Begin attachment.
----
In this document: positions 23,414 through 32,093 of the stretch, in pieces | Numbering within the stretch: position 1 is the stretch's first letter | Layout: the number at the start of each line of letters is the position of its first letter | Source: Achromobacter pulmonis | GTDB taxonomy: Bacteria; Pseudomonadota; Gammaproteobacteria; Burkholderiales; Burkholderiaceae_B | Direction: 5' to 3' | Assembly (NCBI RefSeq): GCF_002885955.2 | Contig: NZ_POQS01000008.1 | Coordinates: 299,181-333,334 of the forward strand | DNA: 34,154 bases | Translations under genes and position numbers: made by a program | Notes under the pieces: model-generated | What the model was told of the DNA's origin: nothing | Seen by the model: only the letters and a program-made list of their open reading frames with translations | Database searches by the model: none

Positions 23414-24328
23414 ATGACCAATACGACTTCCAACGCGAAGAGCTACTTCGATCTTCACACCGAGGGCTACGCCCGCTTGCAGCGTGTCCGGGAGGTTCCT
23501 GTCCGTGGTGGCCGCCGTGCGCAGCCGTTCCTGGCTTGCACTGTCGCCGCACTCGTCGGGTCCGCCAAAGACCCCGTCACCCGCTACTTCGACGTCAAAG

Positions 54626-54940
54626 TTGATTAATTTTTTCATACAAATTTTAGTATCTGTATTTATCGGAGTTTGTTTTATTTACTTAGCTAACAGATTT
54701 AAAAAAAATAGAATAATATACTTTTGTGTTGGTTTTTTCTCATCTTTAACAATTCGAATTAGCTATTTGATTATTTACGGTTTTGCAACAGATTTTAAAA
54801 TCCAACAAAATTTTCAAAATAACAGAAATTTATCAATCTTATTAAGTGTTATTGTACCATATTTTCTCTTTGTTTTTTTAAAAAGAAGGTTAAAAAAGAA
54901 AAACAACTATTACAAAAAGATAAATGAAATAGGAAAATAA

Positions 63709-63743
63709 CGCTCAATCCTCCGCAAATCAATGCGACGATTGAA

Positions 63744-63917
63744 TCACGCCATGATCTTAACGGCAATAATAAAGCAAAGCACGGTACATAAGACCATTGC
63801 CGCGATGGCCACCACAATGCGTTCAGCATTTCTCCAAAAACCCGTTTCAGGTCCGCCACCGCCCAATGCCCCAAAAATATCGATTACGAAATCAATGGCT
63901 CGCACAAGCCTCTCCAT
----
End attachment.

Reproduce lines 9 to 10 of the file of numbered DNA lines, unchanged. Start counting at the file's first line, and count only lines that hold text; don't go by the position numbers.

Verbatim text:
54901 AAACAACTATTACAAAAAGATAAATGAAATAGGAAAATAA

Positions 63709-63743